“Yeah, yeah,” Jenna said. “If I let you do that, you’d just keep it aimed over the bar on Cam.”
“Not a chance,” Mina retorted, as Cam squared his shoulders and buffed his nails on his chest. “I don’t want to point him out to the rest of the world any more than necessary. You’re mine,” she added to Cam.
“Wouldn’t have it any other way.”
The women laughed. “Good answer,” Mina said.
“You sure you don’t mind?” Taylor focused her attention on Mina. “I really do feel off today.”
“Are you kidding? It’ll be fun.”
“Thanks.” She slid off the stool, leaving a bill for the soda and a tip. “I’m gonna get out of here before it gets crazy busy.”
Since it was early August, the sun hadn’t set yet, though it was dipping low in the sky behind her, casting long shadows in front as she walked east along Sixth Street toward the parking lot. She kept her eyes on the shadow, only realizing how jumpy she was whenever another shadow encroached, indicating someone moving up fast behind her.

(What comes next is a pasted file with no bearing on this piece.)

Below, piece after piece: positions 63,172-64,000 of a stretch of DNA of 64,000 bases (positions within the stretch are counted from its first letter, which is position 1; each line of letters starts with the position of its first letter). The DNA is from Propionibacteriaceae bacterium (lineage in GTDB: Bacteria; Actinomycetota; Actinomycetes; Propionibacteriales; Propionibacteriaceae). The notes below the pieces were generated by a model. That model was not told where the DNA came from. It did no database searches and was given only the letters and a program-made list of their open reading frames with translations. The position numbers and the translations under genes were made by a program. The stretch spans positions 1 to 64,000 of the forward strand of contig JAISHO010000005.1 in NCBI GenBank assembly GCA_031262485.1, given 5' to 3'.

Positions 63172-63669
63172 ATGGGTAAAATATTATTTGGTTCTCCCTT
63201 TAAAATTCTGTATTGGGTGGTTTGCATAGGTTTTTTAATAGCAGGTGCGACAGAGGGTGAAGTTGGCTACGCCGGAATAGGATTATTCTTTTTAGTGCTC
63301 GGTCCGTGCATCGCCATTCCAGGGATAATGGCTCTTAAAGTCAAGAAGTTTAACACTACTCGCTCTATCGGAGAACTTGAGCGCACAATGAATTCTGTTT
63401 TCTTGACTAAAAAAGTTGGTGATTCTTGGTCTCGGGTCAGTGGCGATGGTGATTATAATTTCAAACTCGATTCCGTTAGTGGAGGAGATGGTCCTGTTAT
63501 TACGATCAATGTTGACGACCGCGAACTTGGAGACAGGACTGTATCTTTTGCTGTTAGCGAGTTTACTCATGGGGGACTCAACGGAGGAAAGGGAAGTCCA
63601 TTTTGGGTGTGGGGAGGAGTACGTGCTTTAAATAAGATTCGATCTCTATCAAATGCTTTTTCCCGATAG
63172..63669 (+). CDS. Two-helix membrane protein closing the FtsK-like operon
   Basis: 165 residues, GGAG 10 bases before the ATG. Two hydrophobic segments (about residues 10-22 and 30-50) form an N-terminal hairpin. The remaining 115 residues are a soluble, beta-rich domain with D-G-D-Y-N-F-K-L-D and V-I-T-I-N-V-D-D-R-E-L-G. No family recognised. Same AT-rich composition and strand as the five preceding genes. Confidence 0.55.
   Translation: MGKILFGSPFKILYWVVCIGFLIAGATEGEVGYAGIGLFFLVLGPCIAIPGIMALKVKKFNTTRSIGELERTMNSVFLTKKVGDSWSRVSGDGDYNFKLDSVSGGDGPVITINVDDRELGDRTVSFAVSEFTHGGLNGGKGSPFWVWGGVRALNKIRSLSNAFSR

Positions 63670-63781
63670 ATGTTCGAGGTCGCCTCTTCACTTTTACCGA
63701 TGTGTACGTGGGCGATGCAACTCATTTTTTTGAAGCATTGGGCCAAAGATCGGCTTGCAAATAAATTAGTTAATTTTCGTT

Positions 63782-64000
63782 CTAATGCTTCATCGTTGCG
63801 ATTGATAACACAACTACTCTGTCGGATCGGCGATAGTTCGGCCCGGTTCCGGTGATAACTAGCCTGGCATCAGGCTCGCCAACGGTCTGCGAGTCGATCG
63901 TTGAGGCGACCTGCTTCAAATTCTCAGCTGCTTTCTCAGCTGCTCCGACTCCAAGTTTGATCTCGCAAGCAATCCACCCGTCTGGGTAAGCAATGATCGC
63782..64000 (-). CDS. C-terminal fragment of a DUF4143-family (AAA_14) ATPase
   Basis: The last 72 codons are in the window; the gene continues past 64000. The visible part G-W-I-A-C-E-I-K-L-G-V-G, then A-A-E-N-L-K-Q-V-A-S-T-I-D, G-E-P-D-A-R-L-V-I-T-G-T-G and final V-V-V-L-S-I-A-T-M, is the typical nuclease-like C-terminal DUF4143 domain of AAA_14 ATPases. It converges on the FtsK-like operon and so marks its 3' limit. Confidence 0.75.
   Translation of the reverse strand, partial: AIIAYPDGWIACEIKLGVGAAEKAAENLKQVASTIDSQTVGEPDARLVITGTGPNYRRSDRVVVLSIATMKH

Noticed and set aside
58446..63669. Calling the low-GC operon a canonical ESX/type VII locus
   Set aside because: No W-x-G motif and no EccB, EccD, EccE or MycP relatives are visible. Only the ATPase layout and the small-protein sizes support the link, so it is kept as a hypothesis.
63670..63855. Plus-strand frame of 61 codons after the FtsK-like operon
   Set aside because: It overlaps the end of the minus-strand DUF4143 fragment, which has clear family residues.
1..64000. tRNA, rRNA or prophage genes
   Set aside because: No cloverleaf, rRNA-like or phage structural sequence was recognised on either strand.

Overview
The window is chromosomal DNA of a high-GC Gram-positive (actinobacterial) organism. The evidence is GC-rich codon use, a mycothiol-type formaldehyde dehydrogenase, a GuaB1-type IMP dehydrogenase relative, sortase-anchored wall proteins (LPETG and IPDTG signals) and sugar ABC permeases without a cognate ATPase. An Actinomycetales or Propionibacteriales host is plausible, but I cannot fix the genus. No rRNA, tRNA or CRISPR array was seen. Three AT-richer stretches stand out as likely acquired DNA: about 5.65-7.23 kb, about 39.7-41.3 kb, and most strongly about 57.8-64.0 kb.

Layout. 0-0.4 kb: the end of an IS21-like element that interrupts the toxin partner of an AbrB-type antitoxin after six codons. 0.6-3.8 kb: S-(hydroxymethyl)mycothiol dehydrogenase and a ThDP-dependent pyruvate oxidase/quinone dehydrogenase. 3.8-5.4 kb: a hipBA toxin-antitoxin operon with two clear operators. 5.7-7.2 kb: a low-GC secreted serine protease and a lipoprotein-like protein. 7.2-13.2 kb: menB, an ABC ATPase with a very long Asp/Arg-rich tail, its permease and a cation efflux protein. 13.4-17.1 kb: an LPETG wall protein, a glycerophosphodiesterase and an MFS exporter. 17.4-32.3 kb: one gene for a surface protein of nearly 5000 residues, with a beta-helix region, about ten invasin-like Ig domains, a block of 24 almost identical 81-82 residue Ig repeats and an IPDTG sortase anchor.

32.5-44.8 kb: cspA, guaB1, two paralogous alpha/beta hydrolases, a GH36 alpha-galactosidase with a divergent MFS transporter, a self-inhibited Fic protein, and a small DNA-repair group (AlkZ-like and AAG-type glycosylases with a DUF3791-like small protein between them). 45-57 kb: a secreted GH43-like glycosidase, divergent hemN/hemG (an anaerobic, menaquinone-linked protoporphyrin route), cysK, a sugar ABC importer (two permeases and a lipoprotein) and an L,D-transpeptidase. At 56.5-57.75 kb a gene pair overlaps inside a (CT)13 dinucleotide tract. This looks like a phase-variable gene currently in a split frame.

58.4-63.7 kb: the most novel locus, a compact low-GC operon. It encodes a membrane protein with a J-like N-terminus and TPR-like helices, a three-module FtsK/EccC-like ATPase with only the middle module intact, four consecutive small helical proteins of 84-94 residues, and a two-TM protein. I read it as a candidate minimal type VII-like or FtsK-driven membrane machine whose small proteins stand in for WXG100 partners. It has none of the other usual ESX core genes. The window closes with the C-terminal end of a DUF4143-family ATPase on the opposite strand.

Twice, she whipped around to see who was walking, only to end up startling a man in a business suit, and a tall girl in jeans and a tank top who was bopping along to the sound of her earbuds.
“Chill,” she ordered herself, then jumped a mile when the chirp of her cell phone signaled an incoming text. She cursed her nerves again, opened the text, and froze.
It was a picture of herself leaving her apartment, decked out in skinny jeans and a Phantom of the Operatouring company T-shirt, her long brown hair hanging loose around her shoulders on one of the rare days when she hadn’t pulled it back. Yesterday.